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The Standard Bearer’s Battle Hymn

October 4, AD 2012 7 Comments

Armies everywhere used to march into battle with their standard bearer (the guy with the flag) right up front.  He was the visual proclamation of who an army was. He was absolutely essential in warfare, and darn near a required part of battle  He did not fight the battle himself, rather his job for the army was to bravely march forward announcing to everyone who saw him “this is who we are and what we stand for, by golly!”  There was no mistaking allies or enemies in a time when a contingent unfurled their colors and lifted them high for all to see.

Those of us with large families are the modern day standard bearers of the Church Militant. We are an obvious physical symbol of the Church in the modern world.  Our presence loudly proclaims that we believe in the gift and value of life . After all, we have surrounded ourselves with it.

Many times in recent years, the parents of large families have been left wondering where the army has gone that we are representing.  As we face increasingly vocal and hostile opposition from a world which values self over sacrifice, our churches and pastors are silent in the face of the onslaught.

Our pastors have chosen fear over bravery.  Instead of loudly condemning contraception for the evil that it is in the world and teaching the proper place of sex in society, our spiritual leaders have chosen to remain silent rather than be unpopular.  It is easy to rail against the evil of abortion from the pulpit; it’s not hard to be against killing babies.  It takes a much stronger man to call out the evil of the Pill and the creeping destruction it has had on society.

Their example of cowardice has taught their flocks that such things are not truly important.  They have left us, the flag bearers, unprotected.  When we meet with hostile looks and unkind words at the store; nasty comments and resentment within our parishes (even from our clergy); the unceasing pressure from doctors, friends,  and even strangers to contracept; or disbelieving stares and ugly anger within our extended families, even in front of and to our children, there is very often no one to contradict them.  There is no cavalry riding to our defense.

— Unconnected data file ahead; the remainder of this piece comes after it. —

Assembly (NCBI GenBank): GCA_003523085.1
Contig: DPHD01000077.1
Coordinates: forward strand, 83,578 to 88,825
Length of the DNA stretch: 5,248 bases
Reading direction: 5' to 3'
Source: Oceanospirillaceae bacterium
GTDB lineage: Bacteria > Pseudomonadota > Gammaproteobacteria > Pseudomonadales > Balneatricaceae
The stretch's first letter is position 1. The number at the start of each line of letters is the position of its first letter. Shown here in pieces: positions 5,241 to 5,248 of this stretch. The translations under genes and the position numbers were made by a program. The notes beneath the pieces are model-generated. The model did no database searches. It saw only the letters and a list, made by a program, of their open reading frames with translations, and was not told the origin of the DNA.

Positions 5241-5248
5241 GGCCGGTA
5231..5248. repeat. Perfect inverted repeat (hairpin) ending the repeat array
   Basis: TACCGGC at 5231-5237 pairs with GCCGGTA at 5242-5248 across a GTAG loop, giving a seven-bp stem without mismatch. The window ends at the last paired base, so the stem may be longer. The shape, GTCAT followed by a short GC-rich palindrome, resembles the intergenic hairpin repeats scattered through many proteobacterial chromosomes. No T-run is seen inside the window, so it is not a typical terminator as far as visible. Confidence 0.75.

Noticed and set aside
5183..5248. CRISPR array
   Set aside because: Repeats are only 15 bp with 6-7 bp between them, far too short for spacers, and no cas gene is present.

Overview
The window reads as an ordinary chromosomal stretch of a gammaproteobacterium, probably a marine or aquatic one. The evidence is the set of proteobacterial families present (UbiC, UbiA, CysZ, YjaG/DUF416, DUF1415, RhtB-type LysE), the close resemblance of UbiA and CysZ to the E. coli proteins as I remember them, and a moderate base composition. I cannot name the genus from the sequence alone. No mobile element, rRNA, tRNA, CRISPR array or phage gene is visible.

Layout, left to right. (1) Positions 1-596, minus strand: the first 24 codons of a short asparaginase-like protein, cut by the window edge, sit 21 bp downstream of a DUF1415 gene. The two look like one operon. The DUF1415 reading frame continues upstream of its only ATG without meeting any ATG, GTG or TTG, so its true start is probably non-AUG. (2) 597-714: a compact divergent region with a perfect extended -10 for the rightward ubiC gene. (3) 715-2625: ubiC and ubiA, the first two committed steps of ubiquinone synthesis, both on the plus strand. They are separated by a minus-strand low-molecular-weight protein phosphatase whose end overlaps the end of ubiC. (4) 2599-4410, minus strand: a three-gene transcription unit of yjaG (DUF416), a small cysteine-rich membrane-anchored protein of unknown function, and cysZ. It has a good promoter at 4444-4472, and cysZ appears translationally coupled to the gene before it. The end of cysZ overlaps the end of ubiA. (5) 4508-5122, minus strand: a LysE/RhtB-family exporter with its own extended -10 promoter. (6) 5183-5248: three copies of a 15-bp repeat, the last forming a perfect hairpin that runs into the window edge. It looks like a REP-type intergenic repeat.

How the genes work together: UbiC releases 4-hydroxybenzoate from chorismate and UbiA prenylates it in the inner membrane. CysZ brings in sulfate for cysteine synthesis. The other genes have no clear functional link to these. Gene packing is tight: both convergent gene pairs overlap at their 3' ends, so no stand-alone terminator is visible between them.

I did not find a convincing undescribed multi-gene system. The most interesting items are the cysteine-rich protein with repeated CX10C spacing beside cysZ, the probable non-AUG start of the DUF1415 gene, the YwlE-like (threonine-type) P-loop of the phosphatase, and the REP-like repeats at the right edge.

When representatives of our modern culture condemn us to our faces for “overtaxing the planet’s resources” or ridicule our “irresponsible breeding”, our fellow Christians more often than not will simply turn away.  They are afraid of confrontation and so they back away from the battle, either because they are ill-equipped to fight it, they are scared, or because they quietly agree with the aggressors.

We, as a Church, need to do better than this.  We need to protect those who are so visible, and we need to better equip those we are sending into the world.  We need our priests to teach about sex, not just abortion, but all the moral issues wrapped up in that three-letter word.  We need to be taught about the cancer of contraception, not just once every few years when a guest speaker shows up (if he comes at all), but often and with frank honesty.

The people in the pews need to be told that this is a battle for our very souls and we need to be taught to recognize the weapons of the enemy.  There is a reason for the decrease in the number of larger families in the modern world.  It is a failure of leadership.  The faithful are not being taught that children are a gift from God and are to be treasured and welcomed that way, and so even the faithful weekly church-goers have fallen into the trap of ease and convenience.  They have been allowed to go forth in ignorance because our priests and bishops fear public condemnation, but their silence condemns us to what they fear.  Their people, the Church Militant, could be marching happily to Hell because there are too few people willing to stand in front of them and speak the truth.

We desperately need our leaders to lead.  We have read the Bible, heard the Truth and answered the call.  We are here, eagerly standing firm against a culture which it often seems is beginning to hate us.  We have answered the call.  Where is the rest of the army?  They have left us to face the Enemy and his cohorts alone.

Without an army, the guy with the flag is no longer a proud member of anything.  With no soldiers to back him up, standard bearer is nothing more than a fancy name for the target.

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About the Author:

Rebecca Frech is a Cradle Catholic who came back to the Church in 2000, and thanks God for it every day. She lives just outside Dallas with her husband, the brilliant Computer Guy, their 7 not-quite-perfect children, and an ever-multiplying family of dust bunnies. When she’s not teaching math, neglecting housework, or reluctantly training for a marathon, she’s blogging at Shoved to Them.
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  • Yup. And we’ve never even heard abortion spoken of from the pulpit. Oh, and church ladies give us more eye-rolling than strangers in the coffee shop.

  • Sarah Babbs

    As someone who struggles with infertility, who only has one child, who is nearing two years old, with no other baby on the way, I have been on the receiving end of questioning looks and rude questions from moms of many at our ultra traditional parish. I get what you are saying, but I find it really well, tiring, to be frank, of being told how large families are the standard bearers of a culture of life. What about people like me, who stand by and watch others create human beings in Petri dishes and artificial insemination, but refuse to do so, even as those people, have babies and we still wait for a blessing. It’s just so tiring to have secular culture tell us we’re crazy for not using immoral technology, we turn to catholic sources and what do I hear? Large families are the symbol of pro life culture. People who want large families but whom god has chosen not to bless, we’re all but forgotten in all this culture of life talk.